BY MARK SCHOLZ, MD
It’s a painful reminder of failing health to
be taking handfuls of pills every morning. Frustration mounts and the question
often arises, “Are these pills really necessary?” Have I become the victim of a
multibillion dollar medical establishment?
It’s logical to have questions. After all,
what happens when your pills are stopped for a couple days—usually nothing! One
can’t help but wonder, maybe some of these pills are necessary but all of
them? There must be some “extras” in
there someplace. And what about interactions? Some patients intuitively suspect
the human body has a maximum pill quota—they believe exceeding that maximum
must be dangerous.
As a practicing
physician, I have conversations about “too many pills” all the time. It makes me
think of the movie Amadeus when the Emperor Joseph complained that Mozart’s
music had, “Too many notes,” he said,” just cut a few and it will be fine.”
Patients often don’t understand the reason
for their medications. Everyone agrees that the game of selecting medications
is played by balancing benefits with risks. But this type of analysis requires
homework beyond most people’s capability.
Yet when people unquestioningly defer to
their doctor they feel powerless. They often have second thoughts. Sometimes they feel resentment. Managing
one’s health is a really high-stakes game. How can one attain greater peace of
Bill Clinton famously stated, “Character
doesn’t matter.” But character is all we
have to go on when we appoint a leader to make important decisions on our
behalf. So actually, the opposite is true.
Character is very important.
While no human is perfect, physicians (and
politicians) need to be held to a higher standard because in their position of
power mistakes are much more damaging.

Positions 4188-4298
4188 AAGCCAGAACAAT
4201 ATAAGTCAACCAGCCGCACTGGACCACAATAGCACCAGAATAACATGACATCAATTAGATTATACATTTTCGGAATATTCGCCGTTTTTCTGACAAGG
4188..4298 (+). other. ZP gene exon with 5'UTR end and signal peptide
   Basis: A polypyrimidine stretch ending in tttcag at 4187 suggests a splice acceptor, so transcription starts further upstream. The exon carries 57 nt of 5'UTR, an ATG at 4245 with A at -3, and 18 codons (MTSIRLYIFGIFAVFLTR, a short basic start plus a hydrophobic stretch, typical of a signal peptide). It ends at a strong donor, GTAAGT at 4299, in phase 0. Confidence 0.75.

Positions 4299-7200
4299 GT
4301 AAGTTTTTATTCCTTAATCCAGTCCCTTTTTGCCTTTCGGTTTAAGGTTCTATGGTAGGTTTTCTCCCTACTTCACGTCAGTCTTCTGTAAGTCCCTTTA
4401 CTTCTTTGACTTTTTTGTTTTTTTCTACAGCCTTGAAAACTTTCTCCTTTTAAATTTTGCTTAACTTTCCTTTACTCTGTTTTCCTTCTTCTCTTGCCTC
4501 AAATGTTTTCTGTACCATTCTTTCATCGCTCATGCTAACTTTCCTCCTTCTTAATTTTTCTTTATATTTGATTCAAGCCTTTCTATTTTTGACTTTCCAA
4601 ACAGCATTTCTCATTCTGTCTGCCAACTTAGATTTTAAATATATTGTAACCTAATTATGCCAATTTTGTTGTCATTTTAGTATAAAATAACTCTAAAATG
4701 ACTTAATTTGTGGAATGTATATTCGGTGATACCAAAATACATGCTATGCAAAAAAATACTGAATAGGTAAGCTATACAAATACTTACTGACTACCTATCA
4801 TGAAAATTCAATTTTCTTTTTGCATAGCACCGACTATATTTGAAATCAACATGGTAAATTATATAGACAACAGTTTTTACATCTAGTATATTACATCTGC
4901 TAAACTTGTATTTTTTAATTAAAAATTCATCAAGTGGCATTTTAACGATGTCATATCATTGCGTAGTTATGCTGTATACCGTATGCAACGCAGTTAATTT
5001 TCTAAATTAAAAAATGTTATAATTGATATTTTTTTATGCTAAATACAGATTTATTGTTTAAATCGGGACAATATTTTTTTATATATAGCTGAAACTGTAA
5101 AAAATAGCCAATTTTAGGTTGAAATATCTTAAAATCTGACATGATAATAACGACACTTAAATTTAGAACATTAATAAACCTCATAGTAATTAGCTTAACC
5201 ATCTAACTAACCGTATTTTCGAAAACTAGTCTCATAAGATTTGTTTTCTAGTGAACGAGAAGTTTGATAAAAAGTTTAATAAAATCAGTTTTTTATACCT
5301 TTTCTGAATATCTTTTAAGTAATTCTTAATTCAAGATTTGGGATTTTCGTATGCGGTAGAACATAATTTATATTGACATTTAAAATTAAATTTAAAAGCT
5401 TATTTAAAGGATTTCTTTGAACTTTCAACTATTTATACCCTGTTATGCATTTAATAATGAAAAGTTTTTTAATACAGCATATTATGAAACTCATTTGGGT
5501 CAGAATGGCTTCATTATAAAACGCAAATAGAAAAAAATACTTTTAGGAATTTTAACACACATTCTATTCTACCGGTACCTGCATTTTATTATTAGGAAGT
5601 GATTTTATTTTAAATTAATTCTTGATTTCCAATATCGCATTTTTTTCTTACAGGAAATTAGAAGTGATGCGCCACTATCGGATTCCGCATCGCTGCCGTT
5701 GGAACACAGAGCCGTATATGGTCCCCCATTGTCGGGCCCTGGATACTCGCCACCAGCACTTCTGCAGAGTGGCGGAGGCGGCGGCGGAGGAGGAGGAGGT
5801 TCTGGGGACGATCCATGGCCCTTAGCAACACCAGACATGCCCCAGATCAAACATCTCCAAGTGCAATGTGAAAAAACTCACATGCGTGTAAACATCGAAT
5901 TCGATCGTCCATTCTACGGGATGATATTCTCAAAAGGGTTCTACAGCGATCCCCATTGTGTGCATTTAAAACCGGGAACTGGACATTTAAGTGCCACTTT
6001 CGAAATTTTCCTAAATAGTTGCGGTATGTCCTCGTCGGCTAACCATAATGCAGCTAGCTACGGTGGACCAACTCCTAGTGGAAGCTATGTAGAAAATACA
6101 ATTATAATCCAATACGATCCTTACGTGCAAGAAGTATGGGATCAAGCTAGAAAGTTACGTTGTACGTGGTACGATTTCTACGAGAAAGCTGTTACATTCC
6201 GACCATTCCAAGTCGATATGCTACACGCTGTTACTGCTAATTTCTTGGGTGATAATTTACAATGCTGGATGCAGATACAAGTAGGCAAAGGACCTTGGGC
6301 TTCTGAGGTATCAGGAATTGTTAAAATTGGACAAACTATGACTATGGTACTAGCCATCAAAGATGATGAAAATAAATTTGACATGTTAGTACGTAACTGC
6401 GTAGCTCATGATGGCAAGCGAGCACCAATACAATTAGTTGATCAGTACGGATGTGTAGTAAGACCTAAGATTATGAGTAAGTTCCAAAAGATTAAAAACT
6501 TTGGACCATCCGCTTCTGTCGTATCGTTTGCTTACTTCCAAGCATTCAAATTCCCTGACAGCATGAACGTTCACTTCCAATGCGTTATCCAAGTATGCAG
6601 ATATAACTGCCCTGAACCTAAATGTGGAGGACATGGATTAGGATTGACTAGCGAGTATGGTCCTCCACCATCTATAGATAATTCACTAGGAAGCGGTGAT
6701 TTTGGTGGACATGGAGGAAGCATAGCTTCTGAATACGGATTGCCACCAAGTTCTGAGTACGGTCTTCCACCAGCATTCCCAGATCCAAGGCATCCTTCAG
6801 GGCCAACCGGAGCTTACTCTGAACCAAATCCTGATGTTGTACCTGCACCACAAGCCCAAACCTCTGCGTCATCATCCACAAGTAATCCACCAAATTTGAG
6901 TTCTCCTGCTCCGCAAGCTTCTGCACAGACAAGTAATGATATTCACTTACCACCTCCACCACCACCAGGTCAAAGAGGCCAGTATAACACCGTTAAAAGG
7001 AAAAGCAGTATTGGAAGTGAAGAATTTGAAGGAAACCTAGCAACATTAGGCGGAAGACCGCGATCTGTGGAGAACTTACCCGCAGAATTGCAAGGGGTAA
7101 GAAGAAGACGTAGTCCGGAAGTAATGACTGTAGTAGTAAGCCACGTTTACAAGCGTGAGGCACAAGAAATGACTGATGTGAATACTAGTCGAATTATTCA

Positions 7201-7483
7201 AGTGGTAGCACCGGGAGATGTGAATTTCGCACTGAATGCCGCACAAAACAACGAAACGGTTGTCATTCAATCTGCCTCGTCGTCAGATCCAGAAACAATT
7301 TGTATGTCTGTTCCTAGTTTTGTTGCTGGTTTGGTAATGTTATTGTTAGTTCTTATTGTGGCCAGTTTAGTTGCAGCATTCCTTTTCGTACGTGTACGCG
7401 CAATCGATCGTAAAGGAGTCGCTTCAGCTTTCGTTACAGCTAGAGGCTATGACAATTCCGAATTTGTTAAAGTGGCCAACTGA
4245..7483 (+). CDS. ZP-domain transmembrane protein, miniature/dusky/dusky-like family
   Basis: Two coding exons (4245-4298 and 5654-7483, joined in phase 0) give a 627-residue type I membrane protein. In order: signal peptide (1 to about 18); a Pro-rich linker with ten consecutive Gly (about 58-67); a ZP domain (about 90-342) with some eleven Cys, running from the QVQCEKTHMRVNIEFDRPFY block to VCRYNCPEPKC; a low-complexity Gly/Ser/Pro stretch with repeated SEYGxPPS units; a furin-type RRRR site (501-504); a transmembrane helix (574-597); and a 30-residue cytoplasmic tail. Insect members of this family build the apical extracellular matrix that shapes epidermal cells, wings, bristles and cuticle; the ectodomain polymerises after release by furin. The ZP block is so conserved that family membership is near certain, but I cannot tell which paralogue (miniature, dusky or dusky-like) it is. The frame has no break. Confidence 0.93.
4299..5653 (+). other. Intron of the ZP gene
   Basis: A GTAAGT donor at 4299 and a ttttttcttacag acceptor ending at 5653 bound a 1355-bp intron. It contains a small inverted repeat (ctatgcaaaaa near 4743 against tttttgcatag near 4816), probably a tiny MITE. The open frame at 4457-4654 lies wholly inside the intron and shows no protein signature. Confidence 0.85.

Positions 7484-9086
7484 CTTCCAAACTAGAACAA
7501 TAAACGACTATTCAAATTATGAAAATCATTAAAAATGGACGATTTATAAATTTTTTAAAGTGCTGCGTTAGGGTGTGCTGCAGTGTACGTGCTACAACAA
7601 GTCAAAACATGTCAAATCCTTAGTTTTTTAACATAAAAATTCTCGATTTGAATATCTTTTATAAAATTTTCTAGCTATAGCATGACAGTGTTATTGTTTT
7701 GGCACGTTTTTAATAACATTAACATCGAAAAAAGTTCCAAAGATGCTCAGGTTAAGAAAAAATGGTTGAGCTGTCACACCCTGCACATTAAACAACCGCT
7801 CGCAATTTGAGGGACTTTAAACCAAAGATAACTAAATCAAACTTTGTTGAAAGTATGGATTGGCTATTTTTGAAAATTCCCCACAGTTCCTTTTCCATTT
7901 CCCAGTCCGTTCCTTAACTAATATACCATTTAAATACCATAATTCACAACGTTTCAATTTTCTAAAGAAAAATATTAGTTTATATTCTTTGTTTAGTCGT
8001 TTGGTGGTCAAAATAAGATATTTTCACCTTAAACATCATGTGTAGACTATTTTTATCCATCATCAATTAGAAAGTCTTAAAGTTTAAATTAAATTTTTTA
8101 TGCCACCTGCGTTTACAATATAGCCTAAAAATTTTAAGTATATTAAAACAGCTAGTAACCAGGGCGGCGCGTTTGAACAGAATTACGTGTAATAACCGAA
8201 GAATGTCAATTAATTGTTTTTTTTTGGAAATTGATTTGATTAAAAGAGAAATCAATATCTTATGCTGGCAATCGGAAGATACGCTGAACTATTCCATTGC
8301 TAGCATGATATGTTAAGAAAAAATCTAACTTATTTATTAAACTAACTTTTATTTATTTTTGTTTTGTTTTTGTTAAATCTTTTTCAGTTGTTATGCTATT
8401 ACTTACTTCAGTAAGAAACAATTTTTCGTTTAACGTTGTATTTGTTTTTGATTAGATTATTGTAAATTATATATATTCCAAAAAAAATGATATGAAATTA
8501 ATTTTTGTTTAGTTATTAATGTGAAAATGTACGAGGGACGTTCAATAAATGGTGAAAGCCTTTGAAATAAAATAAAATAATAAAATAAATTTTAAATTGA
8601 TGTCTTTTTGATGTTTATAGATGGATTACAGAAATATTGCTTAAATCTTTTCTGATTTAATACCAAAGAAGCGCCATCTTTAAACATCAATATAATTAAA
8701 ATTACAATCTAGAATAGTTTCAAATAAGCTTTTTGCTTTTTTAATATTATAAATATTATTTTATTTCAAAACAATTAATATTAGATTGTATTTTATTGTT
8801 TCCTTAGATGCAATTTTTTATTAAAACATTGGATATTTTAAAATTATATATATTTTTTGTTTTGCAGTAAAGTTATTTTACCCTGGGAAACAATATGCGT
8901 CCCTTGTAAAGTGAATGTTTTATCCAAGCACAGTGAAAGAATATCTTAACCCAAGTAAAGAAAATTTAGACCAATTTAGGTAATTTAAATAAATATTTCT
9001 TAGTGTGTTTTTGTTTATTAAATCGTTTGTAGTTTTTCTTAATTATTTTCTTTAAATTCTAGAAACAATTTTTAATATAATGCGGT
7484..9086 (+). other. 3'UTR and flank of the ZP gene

It may seem obvious to state, but the best way to find peace of mind is
to look for a physician with exemplary character.
Making accurate character judgments is
challenging, but for most of us, the alternative of running our own medical
care is practically unattainable. I don’t mean to impugn doing some background
medical research to take your conversation with the doctor to a higher level.
But God forbid you discover in the course of your conversation that you know
more about the subject than your doctor. Is there any revelation of character
deficiency more devastating than that?
You can’t place all your trust in an Ivy-league
degree or a Beverly Hills address. It’s the overall picture of the physician’s
character that matters most. What type of people does the doctor hire for his
office? What kind of doctors does he refer to?
Does his billing department behave in an ethical manner? Does he respect
your time? Does he listen to your
questions? Realize that people can justify just about any kind of behavior if
they consider themselves more important than you.
All of us practice character analysis in our
daily life. Some of us are better judges than others. Ask friends or family
members to come with you to the doctor visit and get their opinions as well. My
co-author Ralph Blum who successfully dodged the prostate snatchers for twenty
years has stated many times, “Patients must trust their instincts about their
doctor and be willing to act on them.”